Beans and Rice, So Nice

Curried black eyed peas with fresh sprouts

Curried black eyed peas on a bed of semolina porridge. It was my favorite breakfast while studying Ayurveda in Nagpur, India.

A few years ago, I started the hashtag #kitchendisco because great food and great music go together like beans and rice. And because if you’re not having fun in the kitchen, what even are you doing in there?

Explore the cuisine and music of any country in the world and you’ll stay busy and inspired for a lifetime. There is so much to learn from the world’s cultures and you literally have the doorway to them at your fingertips.

Grab a spoon…..and some headphones….

You may not have noticed that every great culture has their own version of beans and rice–that ubiquitous, delicious combination of carbohydrates and protein that has provided sustenance for millions for millennia.

Costa Rica has picco gallo, Mexico has refried pintos and rice, India has kitchadi and daal, Jamaica has peas and rice…and on and on.

Here in New Orleans, we take great pride in our Red Beans and Rice, simmered real slow on the stove top every Monday while the wash and cleaning is being done, as the tradition goes.

I cook ’em up in the crockpot. Same, same.

In the Standard American Diet (SAD), beans typically get a bad rap, mostly due to their, ahem, gastrointestinal effects.

Meat is still the king of proteins in the U.S. so most Americans will take their rice with chicken, thank you very much.

And that’s unfortunate because beans and legumes offer some of cleanest, low-fat protein available, in addition to necessary yummies like iron and fiber.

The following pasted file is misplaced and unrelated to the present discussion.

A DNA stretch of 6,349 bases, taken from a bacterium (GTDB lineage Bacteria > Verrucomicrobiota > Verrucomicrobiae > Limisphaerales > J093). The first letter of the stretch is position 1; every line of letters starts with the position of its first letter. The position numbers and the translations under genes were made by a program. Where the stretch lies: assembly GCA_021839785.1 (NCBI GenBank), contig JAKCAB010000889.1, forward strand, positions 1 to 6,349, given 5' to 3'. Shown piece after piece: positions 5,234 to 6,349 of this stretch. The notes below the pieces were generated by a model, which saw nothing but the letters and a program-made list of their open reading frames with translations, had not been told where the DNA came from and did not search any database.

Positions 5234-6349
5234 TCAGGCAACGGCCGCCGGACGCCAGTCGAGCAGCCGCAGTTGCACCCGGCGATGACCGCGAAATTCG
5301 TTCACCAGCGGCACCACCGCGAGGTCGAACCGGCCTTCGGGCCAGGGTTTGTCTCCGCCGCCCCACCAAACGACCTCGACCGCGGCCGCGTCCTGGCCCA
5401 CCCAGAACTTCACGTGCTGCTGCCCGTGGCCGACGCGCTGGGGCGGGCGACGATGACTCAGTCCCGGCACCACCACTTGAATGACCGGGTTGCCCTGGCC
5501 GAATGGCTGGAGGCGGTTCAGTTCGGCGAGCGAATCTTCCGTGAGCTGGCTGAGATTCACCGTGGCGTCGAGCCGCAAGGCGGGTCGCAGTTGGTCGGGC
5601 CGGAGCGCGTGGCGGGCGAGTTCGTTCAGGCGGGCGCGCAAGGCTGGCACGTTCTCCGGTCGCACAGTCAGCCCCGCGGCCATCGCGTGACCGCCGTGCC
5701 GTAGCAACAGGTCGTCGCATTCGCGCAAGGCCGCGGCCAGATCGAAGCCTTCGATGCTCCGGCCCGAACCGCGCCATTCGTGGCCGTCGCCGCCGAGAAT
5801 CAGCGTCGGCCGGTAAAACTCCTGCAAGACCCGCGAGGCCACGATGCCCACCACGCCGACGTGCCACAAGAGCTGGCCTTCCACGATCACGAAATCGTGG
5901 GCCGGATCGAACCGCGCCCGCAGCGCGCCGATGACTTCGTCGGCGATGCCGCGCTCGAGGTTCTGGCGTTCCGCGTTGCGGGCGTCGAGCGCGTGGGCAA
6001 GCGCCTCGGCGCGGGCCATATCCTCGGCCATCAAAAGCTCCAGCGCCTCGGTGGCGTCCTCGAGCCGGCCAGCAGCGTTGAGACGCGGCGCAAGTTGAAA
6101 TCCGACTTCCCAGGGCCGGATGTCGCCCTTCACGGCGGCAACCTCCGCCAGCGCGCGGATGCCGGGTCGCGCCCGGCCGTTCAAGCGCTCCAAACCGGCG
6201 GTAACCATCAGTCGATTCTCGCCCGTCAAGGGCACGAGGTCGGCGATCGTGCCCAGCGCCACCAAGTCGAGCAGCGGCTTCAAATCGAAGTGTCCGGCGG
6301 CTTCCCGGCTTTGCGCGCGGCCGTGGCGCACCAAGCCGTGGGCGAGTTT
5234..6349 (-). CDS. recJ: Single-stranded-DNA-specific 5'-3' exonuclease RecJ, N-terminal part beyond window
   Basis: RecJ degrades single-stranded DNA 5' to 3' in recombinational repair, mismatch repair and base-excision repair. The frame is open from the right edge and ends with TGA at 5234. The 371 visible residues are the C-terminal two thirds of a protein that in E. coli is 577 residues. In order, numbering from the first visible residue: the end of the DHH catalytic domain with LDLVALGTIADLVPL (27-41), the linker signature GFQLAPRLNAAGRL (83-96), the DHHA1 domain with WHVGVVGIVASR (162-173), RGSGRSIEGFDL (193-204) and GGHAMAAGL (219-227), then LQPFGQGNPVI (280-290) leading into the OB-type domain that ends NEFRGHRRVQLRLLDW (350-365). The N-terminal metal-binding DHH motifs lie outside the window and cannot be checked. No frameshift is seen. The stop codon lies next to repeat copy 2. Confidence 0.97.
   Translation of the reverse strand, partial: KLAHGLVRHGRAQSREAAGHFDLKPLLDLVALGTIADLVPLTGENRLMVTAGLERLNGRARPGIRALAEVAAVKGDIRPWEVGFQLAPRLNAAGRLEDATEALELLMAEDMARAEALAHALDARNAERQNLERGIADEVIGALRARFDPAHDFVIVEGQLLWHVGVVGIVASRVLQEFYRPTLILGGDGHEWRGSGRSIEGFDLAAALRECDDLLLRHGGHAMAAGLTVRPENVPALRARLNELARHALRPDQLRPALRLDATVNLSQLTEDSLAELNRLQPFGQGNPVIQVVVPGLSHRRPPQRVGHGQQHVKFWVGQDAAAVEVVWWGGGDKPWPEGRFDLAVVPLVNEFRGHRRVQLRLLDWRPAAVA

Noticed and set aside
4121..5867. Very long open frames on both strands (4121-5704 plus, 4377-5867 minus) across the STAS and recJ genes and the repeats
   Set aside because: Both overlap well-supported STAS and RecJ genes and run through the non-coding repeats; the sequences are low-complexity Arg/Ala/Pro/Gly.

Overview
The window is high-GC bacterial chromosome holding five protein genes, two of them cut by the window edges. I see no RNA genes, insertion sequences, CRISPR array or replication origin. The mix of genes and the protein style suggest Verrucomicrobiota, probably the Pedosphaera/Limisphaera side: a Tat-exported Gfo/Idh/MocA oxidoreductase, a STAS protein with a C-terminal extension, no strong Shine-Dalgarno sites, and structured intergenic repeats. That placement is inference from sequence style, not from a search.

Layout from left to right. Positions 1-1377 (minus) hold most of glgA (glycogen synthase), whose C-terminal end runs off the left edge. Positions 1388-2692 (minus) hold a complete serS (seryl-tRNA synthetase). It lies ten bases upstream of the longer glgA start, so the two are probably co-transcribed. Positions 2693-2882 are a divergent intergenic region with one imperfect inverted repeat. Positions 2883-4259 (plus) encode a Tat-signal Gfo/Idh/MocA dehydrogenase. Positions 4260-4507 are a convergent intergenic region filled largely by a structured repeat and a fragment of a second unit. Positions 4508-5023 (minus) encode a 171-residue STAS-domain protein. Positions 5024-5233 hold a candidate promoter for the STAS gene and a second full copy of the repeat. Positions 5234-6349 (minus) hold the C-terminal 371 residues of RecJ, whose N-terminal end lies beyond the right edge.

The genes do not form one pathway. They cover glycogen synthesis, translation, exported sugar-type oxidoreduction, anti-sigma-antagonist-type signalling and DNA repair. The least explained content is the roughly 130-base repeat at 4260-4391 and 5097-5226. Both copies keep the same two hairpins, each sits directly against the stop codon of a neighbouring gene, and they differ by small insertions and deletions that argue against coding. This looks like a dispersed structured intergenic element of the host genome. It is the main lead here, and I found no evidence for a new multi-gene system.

Meat Music is magical.

If you’ve been in a cooking rut for a while–uninspired, overwhelmed, bored, and, ugh, let’s just get take out–music might be the magical ingredient you’re missing and the answer to your kitchen woes. Mix up some fresh tunes with a fresh pot of beans and rice from a country you’ve never visited….and discover the music that will uplift your soul.

For me, that country is Nigeria.

Ten years ago, when my now-husband and I were getting to know each other, we introduced each other to tons of new music. I have to credit him with transforming and expanding my musical palette more than I ever anticipated. He introduced me to the music that I now love.

Nigeria: the West African powerhouse country whose most famous musical export is undoubtedly Fela Kuti.

The drummer for Fela and Africa ’70, Tony Allen, was the only member of the band who got to improvise and write his own parts; Fela wrote the parts for everyone else. Those dope beats Tony threw down became known as Afrobeat and the rest is literally history.

Hubs and I recently got to bask in the glory of our drumming lord and legend at New Orleans’ MusicBox Village. Mr. Allen was in town just a few weeks ago jamming with our friends in Kumasi and we got to witness it.  That made for one of our most epic date nights ever, for sure.

When we’re at home and lighting up our own #kitchendisco, we usually listen to the 2002 title track “Home Cooking” at least once.

If our kitchen were to have a theme song, this would be the one.

I’m willing to bet Tony has had his country of origin’s version of beans and rice at least a time or two. But as a Southern girl from Georgia, it wasn’t until moving to New Orleans that I was introduced to the African version of beans and rice while dining at Bennachin in the French Quarter. It’s a dish that blew me away and I still swoon over because it was the first time I’d ever had black eyed peas with so much flavor. (Seriously, what is with the standard southern “seasoning” of beans with ham hock and then cooking it all to mush? I’m so over it! Respect the bean, says I!)

If you’re keen on home cooking–the song AND the stuff–try out this version of beans and rice by another fan of Bennachin’s recipe. And if you’d rather have someone else do the cooking, get thee to Bennachin!

Jam the funk out! Click here to listen to Home Cooking on Spotify.

Want a whole playlist of fresh afrobeat jams? Get on the list and I’ll send it over.